Look before you leap

Unpaid leave, reduced workweeks, benefit reductions, hiring freezes and enter-prisewide salary decreases are just a
few of the measures being considered by
global employers to achieve short-term savings. But employment regulations vary by
country, making it difficult to institute universal cost savings measures. While reducing
employee benefits programs may drive short-term cost savings, highly skilled employees
may leave for better offers or more stable
work environments. Reducing benefits may
also damage the company’s reputation and
have a longer-term impact on recruiting and
retention. Employers should investigate
every opportunity to save money through
effective administration before reducing
employee benefit programs.

“In some countries, decreasing benefits
may be extremely difficult or prohibited, or
doing so may require employee consent,”
says Linda Tran, international HR consultant
for Watson Wyatt Worldwide. “A review of
global HR programs may provide insight
into plans that are not being administered

Smart Business spoke with Tran about
how employers can achieve reductions in
administrative costs before resorting to benefit plan reductions.

What are the barriers to enacting global cost

In countries where there is a strong presence of collective bargaining agreements or
work councils, decreasing benefits may be
prohibited due to acquired rights. In many
countries, such as Mexico and Korea, severance plans are mandatory, so it may be more
cost additive for a company to terminate its
employees. Brazil has laws requiring minimum salary increases for all employees,
which curtails across the board salary reductions. These issues illustrate why it is so
important for multinational employers to
drive administrative efficiencies.

What should employers do to leverage savings from multinational pools?

Multinational pooling combines your company’s local country insured benefit contracts under a global pooling arrangement,
aggregating your claims experience, leveraging your purchasing power and creating cost
savings through annual dividends. Here are
four steps employers should take to achieve
savings from multinational pools:


  • Establish a program. If your company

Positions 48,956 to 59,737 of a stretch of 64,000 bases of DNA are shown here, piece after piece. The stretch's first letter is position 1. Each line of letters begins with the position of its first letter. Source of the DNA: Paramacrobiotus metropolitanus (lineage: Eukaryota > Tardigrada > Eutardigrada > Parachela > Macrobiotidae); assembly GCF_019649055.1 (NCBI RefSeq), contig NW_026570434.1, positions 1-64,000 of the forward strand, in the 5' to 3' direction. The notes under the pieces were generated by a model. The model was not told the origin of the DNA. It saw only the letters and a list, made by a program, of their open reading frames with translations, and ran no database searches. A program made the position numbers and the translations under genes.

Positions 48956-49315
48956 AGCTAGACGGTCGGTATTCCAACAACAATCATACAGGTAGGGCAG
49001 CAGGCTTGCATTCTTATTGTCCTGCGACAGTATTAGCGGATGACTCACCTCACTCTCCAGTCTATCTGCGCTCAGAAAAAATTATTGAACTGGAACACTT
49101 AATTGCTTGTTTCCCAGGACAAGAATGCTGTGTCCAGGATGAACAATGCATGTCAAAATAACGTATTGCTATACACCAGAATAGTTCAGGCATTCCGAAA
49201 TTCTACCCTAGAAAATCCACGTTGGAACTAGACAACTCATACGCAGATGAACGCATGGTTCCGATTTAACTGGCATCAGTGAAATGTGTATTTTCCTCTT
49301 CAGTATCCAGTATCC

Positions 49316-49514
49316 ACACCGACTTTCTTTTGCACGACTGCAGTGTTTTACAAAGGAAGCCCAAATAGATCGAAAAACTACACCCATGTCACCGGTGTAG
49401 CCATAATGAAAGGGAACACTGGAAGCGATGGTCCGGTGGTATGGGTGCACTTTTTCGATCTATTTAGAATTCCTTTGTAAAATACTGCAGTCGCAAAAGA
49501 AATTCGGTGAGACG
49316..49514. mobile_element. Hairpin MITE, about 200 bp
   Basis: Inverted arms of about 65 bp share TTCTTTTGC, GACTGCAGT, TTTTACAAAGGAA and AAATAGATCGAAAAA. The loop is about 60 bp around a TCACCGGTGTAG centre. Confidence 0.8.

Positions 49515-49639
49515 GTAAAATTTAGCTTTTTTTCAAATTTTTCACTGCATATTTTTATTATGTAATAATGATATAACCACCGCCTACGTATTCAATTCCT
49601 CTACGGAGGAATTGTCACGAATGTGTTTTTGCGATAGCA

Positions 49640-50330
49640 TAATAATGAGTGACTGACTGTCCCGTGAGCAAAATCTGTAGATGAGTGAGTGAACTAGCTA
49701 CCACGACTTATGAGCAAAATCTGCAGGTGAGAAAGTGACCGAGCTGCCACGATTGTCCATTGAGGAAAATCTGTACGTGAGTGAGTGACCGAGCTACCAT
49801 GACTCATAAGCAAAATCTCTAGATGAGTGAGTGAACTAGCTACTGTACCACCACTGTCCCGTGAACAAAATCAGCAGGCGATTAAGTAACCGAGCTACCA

isn’t participating in a multinational benefits
    pool, consider contracting with a pooling network. Consider a feasibility study to see
    which contracts should be added to the pool
    and the potential savings.



  • Renegotiate contracts. If your company’s
    multinational pooling contract hasn’t been
    reviewed recently, it may be possible to
    reduce the risk and administrative charges,
    especially once the company’s combined risk
    experience is established. Negotiate multi-year contracts and rate guarantees or request
    additional services to reduce internal administrative burdens as a way to achieve savings.



  • Review each country’s experience.
    Remove countries that are consistently
    incurring losses to improve your company’s
    overall experience and increase dividends.



  • Review your dividend payments. If pool
    dividends are too high, it may mean that your
    company’s local country premiums are too
    high. Optimize the opportunity to reduce premiums where it makes sense.


Can benefit plan audits yield savings?

Now’s the time to get your arms around
your company’s global benefits offerings.
Focus initially on auditing large countries
that have significant claims or liabilities,
where the impact may be greatest. One company saved $2 million just by removing ineligible dependents on its local health care plan.
Conducting an eligibility audit on expatriate
programs may uncover employees who have
double coverage from both a local country
plan and an international plan. There may be
cost savings by consolidating plans and leveraging your company’s purchasing power.

How can employers assure that benefits
expenditures are delivering ROI?

Sometimes employers offer certain benefits because they believe the plans attract and
retain talent. Employee surveys may reveal
that some plans are not delivering their
intended value and the benefits can be eliminated without damaging employee relations
or impairing recruiting. Consider implementing vendor scorecards and work with your
vendors to ensure that measurable goals are
being implemented and tracked on an annual basis. Pick two or three key metrics for
each vendor and hold them accountable.

Given the economic climate, what other
steps should employers take?

Given the instability of some insurance
providers, this is an excellent time to reassess
your vendors and ensure you have the best
providers based on your current business
needs. Also look for opportunities to negotiate more favorable rates. Employers need to
know how some of the recent insurance
industry changes will impact their benefits
programs or multinational pooling contracts
and have alternatives in mind, in case more
changes occur. Put governance procedures
in place requiring corporate approvals for
changes in compensation and benefits so
they aren’t adding significant costs. Also
watch for upcoming legislation that will
impact global actuarial plans.

LINDA TRAN is an international HR consultant for Watson Wyatt Worldwide. Reach her at [email protected] or
(713) 507-1759.

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